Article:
Further confirmation came in 1962 from a descendant of Benjamin Franklin Bache- another grandson of Franklin who had inherited a smaller part of the library.
Among Bache's papers was an inventory of titles with the header "List of books for B.F. Bache" in Temple Franklin's handwriting. It was the list of volumes bequeathed to Bache by the Founding Father.
The volumes were listed by "Case" and "Number," leading Wolf to conclude the shelfmark referred to the location of the books on Franklin's shelves at home. The "C" stood for "case" and indicated on which shelf the book belonged, while the "N" stood for number, referring to the position of the book on the shelf. By the time he died in 1991, Wolf had deduced about 3,000 titles contained in about a thousand volumes, or about a quarter of Franklin's library. Wolf also had identified the names of about 700 books Franklin mentioned owning in his letters, though actual copies have not yet been located.
Now that information, along with some additional research, is being codified by researcher Kevin Hayes in a 900-page bibliography of 3,741 titles comprising about 2,000 volumes. Included in the catalogue are works such as Two Treatises of Government, by John Locke (1764); Opticks: Or, a Treatise of the Reflections, Refractions, Inflections and Colours of Light, by Isaac Newton (1721); and an early edition (1556) in Latin of the Magna Carta, one of the world's most important political documents. "I think reconstructing his library would be fantastic," said Gordon Wood, a history professor at Brown University and author of The Americanization of Benjamin Franklin. "That would be a real contribution to scholarship."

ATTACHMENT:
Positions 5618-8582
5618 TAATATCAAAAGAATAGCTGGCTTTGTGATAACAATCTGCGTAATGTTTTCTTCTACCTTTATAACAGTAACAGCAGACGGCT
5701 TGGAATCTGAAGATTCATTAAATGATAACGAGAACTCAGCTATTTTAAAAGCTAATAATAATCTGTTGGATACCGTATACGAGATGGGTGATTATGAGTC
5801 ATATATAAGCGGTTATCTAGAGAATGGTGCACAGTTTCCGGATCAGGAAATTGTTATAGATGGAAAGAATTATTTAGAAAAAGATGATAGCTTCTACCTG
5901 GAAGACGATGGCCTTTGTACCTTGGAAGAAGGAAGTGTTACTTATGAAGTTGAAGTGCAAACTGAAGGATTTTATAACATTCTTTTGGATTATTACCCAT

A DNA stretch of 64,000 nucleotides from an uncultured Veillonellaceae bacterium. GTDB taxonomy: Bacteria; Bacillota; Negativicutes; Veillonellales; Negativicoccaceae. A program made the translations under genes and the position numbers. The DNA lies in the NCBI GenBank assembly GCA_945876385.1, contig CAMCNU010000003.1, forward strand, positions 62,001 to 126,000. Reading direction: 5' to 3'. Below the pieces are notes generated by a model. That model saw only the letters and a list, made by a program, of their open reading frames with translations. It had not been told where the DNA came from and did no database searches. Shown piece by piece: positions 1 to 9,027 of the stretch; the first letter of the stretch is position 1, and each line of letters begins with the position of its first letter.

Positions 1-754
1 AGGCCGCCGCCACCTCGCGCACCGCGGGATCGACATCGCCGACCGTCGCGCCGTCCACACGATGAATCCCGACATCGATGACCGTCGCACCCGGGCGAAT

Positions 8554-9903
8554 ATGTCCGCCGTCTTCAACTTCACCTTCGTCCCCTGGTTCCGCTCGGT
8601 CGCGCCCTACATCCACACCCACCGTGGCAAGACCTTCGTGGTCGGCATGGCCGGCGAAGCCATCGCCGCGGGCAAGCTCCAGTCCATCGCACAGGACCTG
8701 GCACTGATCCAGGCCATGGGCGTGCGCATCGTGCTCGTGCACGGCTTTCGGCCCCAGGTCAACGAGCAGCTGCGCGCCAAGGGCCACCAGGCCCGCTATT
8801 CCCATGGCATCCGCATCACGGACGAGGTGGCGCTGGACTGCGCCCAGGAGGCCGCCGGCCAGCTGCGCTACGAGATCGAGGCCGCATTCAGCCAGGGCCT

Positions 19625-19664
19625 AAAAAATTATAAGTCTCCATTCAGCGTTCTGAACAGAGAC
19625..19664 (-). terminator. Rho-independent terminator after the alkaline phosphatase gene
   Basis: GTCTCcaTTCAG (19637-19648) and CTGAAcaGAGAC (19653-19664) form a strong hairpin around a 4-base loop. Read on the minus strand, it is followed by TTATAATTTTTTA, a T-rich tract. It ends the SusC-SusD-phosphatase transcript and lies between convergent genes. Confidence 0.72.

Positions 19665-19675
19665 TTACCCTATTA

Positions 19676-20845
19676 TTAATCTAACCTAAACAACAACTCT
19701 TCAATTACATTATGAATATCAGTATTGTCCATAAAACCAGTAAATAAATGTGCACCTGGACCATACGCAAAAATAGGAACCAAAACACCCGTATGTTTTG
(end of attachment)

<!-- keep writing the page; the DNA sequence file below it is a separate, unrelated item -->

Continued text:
Hayes, who teaches English at the University of Central Oklahoma, came into the picture about five years ago when Library Company director John Van Horne asked him if he wanted to pick up where Wolf left off. Hayes had done his dissertation on another private, Colonial-era library and said he "jumped at the chance" to work on Franklin's collection.
Van Horne sent Wolf's voluminous notes to Oklahoma, where Hayes has been poring over them. He also went through Franklin's papers at museums and libraries in Delaware, Philadelphia and Washington to find references to books that Wolf might have missed. Hayes estimates that about half of the 2,000 volumes listed in the catalogue still survive. The Library Company and the Historical Society of Pennsylvania together own the largest chunk of Franklin's books: 354 volumes representing more than 2,150 titles. Others can be found at places including Princeton University and the Library of Congress.
But simply knowing the names of the books opens a new window for historians: It allows them to see what titles may have influenced the life of one of America's foremost historical figures. It is an important mystery to solve, Green said, "not to close the book on Franklin, but to open it up."